Skip to main content

California Could Soon Lead the Nation in Explicitly Recognizing Intersectionality in Anti-Discrimination Laws

Written by EmilyJohnson

In 2024, women continue to face high rates of gender-based harassment and discrimination at work, at school, and beyond. For women of color, the issue is compounded when gender discrimination intersects with other identities—such as race, age, disability, and sexual orientation. This phenomenon is known as intersectionality, a term coined and popularized by Professor Kimberlé Crenshaw in 1989. Professor Crenshaw..

Intersectionality refers to how multiple forms of discrimination operate together, exacerbate each other, and often result in amplified forms of prejudice and harm. Crenshaw’s theory specifically cites U.S. civil rights laws as egregiously overlooking the increased and unique harm caused by intersecting forms of discrimination. One such example is how intersectional the gender and racial wage gap and how it impacts workers across the country.

In California, women who work full-time year-round are paid on average 89 cents per dollar compared to white men. This gap grows to 60.6 cents per dollar for Black women compared to white men, and a dismal 43.8 cents per dollar for Latinas. The wage gap for women of color is a result of a historical devaluation of the value of their labor, and continues to hold women, their families, their communities, and the economy back. In California, about 41% of mothers are the sole or primary breadwinners in their families. One study found that women across the U.S. lose a combined total of more than $1.6 trillion per year due to the wage gap.  In addition, studies show that the majority of women suffering the brunt of workplace sexual harassment are women of color.

The U.S. Equal Employment Opportunity Commission (EEOC) and some courts, including the Ninth Circuit, have correctly recognized that protected classes often overlap, resulting in a unique harm for individuals who are people with intersecting identities. However, in practice, courts and other factfinders have treated intersectional claims inconsistently, pointing to a need for legal clarification. I For example, an employer might claim that a Latina woman worker does not have a failure-to-promote claim if the employer presents evidence that white women and Latino men have been promoted. In some circumstances, courts and juries have failed to recognize the full extent of plaintiffs’ experiences—namely, the unique harm of overlapping forms of discrimination or harassment. Empirical studies demonstrate that plaintiffs making intersectional claims are less than half as likely to win their cases as are other plaintiffs. In some cases, plaintiffs have been forced to focus their claims on just one protected class, which fails to paint a full picture of the discrimination or harassment they experienced.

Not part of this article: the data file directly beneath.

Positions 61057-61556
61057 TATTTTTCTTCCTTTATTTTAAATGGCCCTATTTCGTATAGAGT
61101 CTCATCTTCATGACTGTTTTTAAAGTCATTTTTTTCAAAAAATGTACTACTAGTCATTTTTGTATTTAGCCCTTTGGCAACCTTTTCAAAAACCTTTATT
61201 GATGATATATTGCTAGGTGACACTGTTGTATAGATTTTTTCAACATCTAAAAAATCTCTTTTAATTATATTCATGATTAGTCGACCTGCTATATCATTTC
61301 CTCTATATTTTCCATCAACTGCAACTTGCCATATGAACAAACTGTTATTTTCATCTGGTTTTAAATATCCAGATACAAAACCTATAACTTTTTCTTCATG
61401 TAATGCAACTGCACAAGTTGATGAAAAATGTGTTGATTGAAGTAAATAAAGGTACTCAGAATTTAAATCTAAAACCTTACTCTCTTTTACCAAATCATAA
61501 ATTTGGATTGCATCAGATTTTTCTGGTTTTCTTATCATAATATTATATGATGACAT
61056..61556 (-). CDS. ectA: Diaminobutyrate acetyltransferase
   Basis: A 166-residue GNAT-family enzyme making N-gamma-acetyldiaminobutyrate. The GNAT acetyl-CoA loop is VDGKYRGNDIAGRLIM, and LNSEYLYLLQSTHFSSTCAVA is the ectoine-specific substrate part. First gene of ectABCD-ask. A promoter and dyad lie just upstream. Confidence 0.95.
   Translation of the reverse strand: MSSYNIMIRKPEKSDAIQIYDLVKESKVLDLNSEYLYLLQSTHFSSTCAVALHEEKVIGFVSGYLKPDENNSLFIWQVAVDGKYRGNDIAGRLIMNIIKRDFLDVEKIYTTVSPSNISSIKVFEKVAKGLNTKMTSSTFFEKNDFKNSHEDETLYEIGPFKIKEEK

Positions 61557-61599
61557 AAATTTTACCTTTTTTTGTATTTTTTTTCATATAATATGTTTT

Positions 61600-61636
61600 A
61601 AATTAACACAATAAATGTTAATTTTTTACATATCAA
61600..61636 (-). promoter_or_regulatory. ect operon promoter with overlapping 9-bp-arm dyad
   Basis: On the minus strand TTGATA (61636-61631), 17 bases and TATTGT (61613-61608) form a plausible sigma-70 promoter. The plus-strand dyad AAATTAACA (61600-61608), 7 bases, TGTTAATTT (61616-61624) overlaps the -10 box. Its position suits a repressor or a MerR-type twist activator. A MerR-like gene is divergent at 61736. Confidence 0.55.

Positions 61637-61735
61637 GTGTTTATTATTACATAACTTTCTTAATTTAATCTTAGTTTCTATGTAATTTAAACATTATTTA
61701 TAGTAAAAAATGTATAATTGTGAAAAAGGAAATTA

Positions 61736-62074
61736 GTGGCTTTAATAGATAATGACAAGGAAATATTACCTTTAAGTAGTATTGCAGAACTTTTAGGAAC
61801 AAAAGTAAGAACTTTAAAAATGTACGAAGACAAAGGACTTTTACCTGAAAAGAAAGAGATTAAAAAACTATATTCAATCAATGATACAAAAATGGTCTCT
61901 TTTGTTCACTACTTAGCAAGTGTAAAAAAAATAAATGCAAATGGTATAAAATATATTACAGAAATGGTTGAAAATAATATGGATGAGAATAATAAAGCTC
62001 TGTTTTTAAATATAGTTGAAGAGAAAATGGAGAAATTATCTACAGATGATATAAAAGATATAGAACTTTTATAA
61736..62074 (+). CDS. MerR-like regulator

To enshrine the concept of intersectionality into California anti-discrimination laws, Equal Rights Advocates co-sponsoring SB 1137, along with the California Employment Lawyers  Association and Legal Aid at Work. The bill was introduced by California State Senator Lola Smallwood-Cuevas and would make California  the first state in the country to explicitly recognize intersectionality in anti-discrimination laws.

SB 1137 clarifies existing California law by explicitly recognizing intersectionality in provisions prohibiting discrimination and harassment in the California Fair Employment and Housing Act (FEHA) (applicable to employment and housing), the Unruh Civil Rights Act (applicable to public accommodations and business establishments), and the California Education Code (applicable to K-12 schools and institutions of higher education).

The concept of intersectionality captures the unique, interlocking forms of discrimination and harassment experienced by many individuals in the workplace, at school, and throughout broader society. SB 1137 will provide critical guidance to courts, juries, and arbitrators  to ensure that plaintiffs’ full experience and harm is recognized. .